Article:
Several Windows users are taking extra security measures after their Antivirus alerted them of a Virus software (Win32:BogEnt) that has been successfully removed from their machine or moved to the quarantine folder. The virus prompt is exclusively reported to occur with 3rd party Antivirus suite (AVG and McAfee are most commonly reported). The issue is not exclusive to a certain Windows version since it’s reported to occur on Windows 7, Windows 8.1 and Windows 10.
Is the Win32:BogEnt security threat Real?
Just from the get-go, you should know that the Win32:BogEnt virus is often linked with false-positives triggered by 3rd party antivirus suites. However, that doesn’t mean that the security threat is not real and is not putting your system in danger.
That’s why we encourage you to take the appropriate time to investigate the issue thoroughly before labeling the prompt as a false positive.
We investigated this particular issue by looking at various user reports and the resolution strategies that are commonly being used in this scenario. As it turns out, there are several different scenarios that might lead to this security warning:
- Steam false positive – If you get this error message while trying to open or update your Steam client, there’s a very high chance that you’re dealing with a false-positive. If this scenario is applicable to your current situation, you should proceed by switching to a different AV client and see if the security alert is still occurring.
- Real virus infection – In case you determine that the security threat is real, there are a series of steps that you’ll need to follow in order to ensure that the infected files are completely eliminated (Method 2). In this case, a Malwarebytes scan should resolve the issue completely.
If you’re currently looking for steps that will allow you to determine if your security warning is real or not, this article will provide you with some troubleshooting steps. Down below, you’ll find a series of investigation methods that we’ve created based on various user reports and advice from security researchers.
For the best results, we advise you to follow the methods in the order that they are presented. If you find any method that is not applicable, disregard it and proceed with the next method below.
Method 1: Repeating the scan with a different AV
If you’re encountering this issue when trying to update or open Steam, it’s very likely that you’re dealing with a false-positive – This is almost a given fact if you’re using Avast or AVG as the active security suite. There’s no official explanation on why this occurs, but false positives in relation to Steam have been happening with Avast and AVG for years.
Update: An Avast representative has confirmed that a false positive might occur with Steam due to their heuristic analysis due to the way their hotlading works.
To ensure that you’re not dealing with a false positive, we encourage you to get rid of your current 3rd party AV and repeat a scan with the default antivirus suite (Windows Defender). To ensure that you completely remove your current 3rd party AV suite along with any leftover files, follow this article (htlere).
After you’ve uninstalled and removed any leftover files from your 3rd party AV, restart your computer and follow the steps below to initiate a scan with the default Windows Defender:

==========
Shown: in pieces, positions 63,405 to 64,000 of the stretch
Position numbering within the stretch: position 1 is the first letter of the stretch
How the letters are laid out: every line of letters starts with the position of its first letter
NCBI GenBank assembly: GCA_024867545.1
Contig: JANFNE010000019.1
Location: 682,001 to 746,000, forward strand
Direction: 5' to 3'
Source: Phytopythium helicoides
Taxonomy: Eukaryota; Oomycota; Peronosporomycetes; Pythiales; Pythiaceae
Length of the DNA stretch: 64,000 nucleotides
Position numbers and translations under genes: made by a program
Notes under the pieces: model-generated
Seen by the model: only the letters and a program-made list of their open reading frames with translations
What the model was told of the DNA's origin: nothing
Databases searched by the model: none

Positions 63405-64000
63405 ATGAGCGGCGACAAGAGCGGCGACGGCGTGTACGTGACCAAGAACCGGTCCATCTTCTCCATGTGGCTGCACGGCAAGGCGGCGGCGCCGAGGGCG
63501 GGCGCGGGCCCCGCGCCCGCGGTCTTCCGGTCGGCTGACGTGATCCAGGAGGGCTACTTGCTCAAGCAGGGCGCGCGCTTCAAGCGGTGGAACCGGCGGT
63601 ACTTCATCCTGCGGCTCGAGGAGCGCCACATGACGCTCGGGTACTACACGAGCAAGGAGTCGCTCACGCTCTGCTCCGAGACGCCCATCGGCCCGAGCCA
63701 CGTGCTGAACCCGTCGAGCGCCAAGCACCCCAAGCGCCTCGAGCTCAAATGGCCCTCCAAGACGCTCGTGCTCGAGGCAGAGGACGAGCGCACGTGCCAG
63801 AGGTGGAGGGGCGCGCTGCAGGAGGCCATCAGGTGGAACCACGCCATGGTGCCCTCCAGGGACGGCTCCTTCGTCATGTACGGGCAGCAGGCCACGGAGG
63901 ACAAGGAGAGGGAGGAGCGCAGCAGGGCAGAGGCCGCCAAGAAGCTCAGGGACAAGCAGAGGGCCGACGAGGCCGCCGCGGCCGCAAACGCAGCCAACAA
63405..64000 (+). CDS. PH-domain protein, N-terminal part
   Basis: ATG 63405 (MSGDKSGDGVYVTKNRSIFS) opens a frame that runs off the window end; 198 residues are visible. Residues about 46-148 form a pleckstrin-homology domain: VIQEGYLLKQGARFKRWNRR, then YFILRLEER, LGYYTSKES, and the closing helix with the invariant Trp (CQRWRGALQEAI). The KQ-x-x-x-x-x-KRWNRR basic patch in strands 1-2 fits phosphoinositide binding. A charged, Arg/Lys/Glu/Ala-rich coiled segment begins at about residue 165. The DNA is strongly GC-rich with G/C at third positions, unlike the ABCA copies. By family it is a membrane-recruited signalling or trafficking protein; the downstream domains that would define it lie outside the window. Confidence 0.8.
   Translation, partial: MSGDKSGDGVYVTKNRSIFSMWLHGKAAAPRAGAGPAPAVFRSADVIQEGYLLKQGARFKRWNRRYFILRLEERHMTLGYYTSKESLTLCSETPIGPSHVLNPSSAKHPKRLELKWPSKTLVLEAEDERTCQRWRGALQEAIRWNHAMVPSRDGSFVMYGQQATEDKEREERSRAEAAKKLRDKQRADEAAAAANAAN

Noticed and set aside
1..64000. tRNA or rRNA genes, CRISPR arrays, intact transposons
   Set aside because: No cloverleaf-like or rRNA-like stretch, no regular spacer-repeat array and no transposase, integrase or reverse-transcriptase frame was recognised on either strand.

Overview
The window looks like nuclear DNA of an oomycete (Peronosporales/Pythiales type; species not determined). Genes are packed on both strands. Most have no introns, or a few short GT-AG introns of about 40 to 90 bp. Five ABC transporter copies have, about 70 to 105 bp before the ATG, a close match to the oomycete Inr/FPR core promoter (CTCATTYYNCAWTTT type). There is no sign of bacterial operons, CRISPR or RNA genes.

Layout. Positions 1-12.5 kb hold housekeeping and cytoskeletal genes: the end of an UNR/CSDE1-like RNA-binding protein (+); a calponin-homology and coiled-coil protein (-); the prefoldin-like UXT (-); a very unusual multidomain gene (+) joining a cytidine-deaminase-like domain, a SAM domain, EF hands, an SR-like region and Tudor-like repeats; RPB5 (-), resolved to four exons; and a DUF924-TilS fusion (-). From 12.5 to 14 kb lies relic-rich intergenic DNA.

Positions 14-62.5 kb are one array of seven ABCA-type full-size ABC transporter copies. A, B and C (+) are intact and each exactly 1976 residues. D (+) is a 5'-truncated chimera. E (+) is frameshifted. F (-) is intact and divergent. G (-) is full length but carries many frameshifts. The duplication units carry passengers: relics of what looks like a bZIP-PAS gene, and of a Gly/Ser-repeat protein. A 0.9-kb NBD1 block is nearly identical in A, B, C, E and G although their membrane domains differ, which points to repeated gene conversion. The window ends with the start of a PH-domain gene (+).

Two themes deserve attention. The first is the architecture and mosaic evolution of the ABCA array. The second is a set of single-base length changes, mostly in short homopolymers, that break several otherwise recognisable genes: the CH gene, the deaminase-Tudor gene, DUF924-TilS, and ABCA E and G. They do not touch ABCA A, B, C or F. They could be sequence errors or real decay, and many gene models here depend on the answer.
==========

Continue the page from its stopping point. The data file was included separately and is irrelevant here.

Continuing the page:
- Press Windows key + R to open up a Run dialog box. Then, type “ms-settings:windowsdefender” and hit Enter to open the Windows Security tab of the Settings menu.
- Once you get to the Windows Security tab, click on the Open Windows Security button at the top of the screen.
- From the main Windows Security menu, click on Virus & threat protection from the pane on the right.
- Inside the Virus & threat protection window, click on Scan Options (under Current threats).
- When you get to the Scan options menu, select the Full scan toggle and click on Scan now to initiate the scan.
- Wait until the procedure is complete and see if you still get the same virus alert. If you do, it means that you weren’t dealing with a false-positive.
Note: If Windows Defender is also finding the same security threat, we encourage you to continue with the next method below (to confirm that the virus infection is removed entirely)
If this procedure hasn’t revealed a security threat or the scenario wasn’t applicable to your current situation, move down to the next method below.
Method 2: Using Malwarebytes to remove the infection
If Method 1 eliminated the possibility of a false positive, it’s time to take the necessary steps to ensure that you remove the malware threat from your computer. If the threat is confirmed to be real, Win32:BogEnt is a type of volatile malware known to create havoc on infected computers.
There are different variations of this virus. The least dangerous versions will only push annoying adware, while the most severe versions have the potential of disabling your computer altogether.
Based on our personal experience and what most security researchers are saying, Malwarebytes is one of the security scanners that can be used to identify and remove security threats of this kind. Please follow this article (here) on initiating a deep virus scan with Malwarebytes security scanner.
After the scan is complete, see if you any security threats have been identified. If that’s the case, follow the on-screen prompts to remove them from your computer then restart your computer manually if you’re not automatically prompted to do so.